Use of genetic variance to identify potential therapeutic targets
Dr John Quackenbush – Dana-Farber Cancer Institute, Boston, USA
Professor Quackenbush, we’re here at WIN 2012 and you’ve given a very interesting presentation today. Can you discuss this with us a little bit?
What I did today was I presented some of the work that we’ve been doing in which we’ve tried to really understand how we look at biological problems and question the basic assumptions that we’ve made over the years about how we analyse biological data. The genesis of this is that I was working with Christine Wells, who is now at the University of Queensland, and Jess Mar, who is now at Albert Einstein College of Medicine, and we were looking at data that was generated in neuronal stem cells from healthy patients, from patients who had schizophrenia, from patients who had Parkinson’s disease.
As we looked at the data, we realised that in most instances in biology when we make a measurement, what we do is we look at two groups, say, treated and controlled or tumour and normal or chemoresistant and chemosensitive and we ask, for the measurements we make, on average is there a difference between the measurement in group one and the measurement in group two. That’s a fundamental question that’s really summarised mathematically in the T-test because the average itself is an informant.
On average men are taller than women but height is not a good discriminator of gender because the variance, the spread, is large. So the question become, on average is there a significant difference given the spread, given the variance? What this allows us to do is to find very good markers in a number of different diseases, in a number of different models that tell us about what’s driving the differences between the phenotypes we observe. But in the study of neuronal stem cells we looked at that question and asked, on average, in key pathways associated with stem cell differentiation, is there a difference?
What we realised was when we looked at this data that there was another question that was much more informative and the question we started asking was, independent of the average in these populations, is there a difference in the variance? How variable is gene expression in these populations? And the amazing thing we found was that in our schizophrenics we saw a compression of the variance relative to the controls. In our Parkinson’s patients in the same neuronal stem cells we saw an increased variance in key pathways associated with differentiation.
Now, you might ask what does that tell you about the biology? If we look at this variation, the way we interpret it is that a compressed variance is actually associated with increased regulatory control or decreased plasticity; an increased variance is associated with the degradation of regulatory control – the system is letting things become much more variable. As we looked at this data what we realised was that there are models of schizophrenia, in fact, that suggest that what drives the disease may in fact be diminished plasticity in neuronal development, completely consistent with our observations. If we look at our Parkinson’s patients with the increased variance, one of the things that we observed was that this variance, in fact, is something which people commonly associate with other diseases of aging, that there’s a degradation of regulatory control. So it really made us go back and think about how we analyse biological systems.
So what does this have to do with cancer? Well, what’s very interesting about this is that as we started to look at cancer what we’ve seen is that for most genes in the genome there’s an increase in the variance. Cancer is a de-differentiation disease, the cells are becoming less well defined, much more variable. On the other hand, there is some subset of genes in each tumour type where the variance becomes compressed, they’re more tightly regulated. Now why is that if cancer is letting things go, why is it grabbing on to these? Our hypothesis is that these may in fact be key genes in key pathways that the cancer needs to regulate very tightly to survive. If we put this in the context of other methods we’ve been developing to tease out pathways from genomic data, we can look for pathway differences but we can also look for differences in the variability. Our hope is that when we start to find these genes where the variance is compressed that those may, in fact, represent the best drug targets. They may be fragile points in the system where the tumour is holding on to them very tightly and if we can hit them with a drug that will perturb them, we may have a better chance of killing the tumour and, if the variance is broader in the normal tissue, then not disrupting the function of the normal tissue.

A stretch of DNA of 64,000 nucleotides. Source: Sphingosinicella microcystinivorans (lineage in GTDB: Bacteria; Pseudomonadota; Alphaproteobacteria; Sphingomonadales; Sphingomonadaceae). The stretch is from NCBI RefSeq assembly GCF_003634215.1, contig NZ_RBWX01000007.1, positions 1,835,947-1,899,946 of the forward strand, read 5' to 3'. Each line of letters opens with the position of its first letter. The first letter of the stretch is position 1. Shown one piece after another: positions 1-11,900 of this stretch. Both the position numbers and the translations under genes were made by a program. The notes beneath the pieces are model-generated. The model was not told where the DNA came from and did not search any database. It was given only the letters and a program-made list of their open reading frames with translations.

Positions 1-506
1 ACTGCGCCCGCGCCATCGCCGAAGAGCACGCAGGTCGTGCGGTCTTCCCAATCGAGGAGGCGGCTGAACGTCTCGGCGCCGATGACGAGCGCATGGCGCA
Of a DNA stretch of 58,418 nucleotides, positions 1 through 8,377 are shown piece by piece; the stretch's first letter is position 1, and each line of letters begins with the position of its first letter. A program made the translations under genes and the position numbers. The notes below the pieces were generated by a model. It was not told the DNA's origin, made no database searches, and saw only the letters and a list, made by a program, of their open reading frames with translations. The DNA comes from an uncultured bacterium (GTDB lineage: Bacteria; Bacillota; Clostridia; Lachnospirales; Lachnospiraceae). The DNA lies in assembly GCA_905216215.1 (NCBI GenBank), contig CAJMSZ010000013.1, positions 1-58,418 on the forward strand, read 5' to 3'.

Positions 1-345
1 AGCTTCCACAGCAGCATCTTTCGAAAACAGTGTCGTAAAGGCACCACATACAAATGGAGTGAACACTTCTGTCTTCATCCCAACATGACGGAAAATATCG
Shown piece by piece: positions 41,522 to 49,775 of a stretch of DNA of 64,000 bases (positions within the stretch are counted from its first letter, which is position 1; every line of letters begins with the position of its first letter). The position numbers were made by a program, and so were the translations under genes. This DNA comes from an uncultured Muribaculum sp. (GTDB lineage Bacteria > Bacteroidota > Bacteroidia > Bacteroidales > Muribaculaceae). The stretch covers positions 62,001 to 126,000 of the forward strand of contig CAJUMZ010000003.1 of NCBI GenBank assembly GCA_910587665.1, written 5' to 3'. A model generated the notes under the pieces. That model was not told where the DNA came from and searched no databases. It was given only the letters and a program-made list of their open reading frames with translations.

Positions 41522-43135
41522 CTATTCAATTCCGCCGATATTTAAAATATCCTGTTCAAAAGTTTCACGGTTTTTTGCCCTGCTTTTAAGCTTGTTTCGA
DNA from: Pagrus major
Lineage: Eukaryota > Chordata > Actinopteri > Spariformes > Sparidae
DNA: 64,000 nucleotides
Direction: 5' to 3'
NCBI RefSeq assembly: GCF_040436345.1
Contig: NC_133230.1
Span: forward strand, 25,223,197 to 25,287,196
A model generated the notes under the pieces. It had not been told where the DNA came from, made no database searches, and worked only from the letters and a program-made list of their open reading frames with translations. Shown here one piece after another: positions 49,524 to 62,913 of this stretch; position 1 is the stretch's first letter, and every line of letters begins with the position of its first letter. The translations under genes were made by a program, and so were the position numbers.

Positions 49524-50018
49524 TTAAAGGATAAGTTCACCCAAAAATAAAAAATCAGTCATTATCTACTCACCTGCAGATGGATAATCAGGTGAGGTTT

Do any of the classical mutated genes fit into this?
Often the mutated genes don’t fall into these key genes where there’s this over-regulation. But what we’re hoping to see in a very large dataset that we’ve amassed is there’s an over-representation of drug targets, even among the drugs today that fall into these pathways.
For instance, would P53 be one of them maybe?
Maybe, it’s not one of the genes that we’ve seen early on in our analysis but mostly we’ve been working with small sample sizes. I think the other problem that we really face is that even though we’ve been able to amass large bodies of data, increasingly we’re coming to understand that tumours are defined molecularly. I think we’ve seen this very clearly in breast cancer where we recognise three or four major molecular subtypes. But even in those subtypes we realise there are additional alterations. So some of the analysis we’re doing may point to lesions in particular mutations if we could subset patients based on knowing which patients have particular genetic mutations. And that’s part of the challenge, that the datasets we have to date typically don’t have multiple different types of genomic data.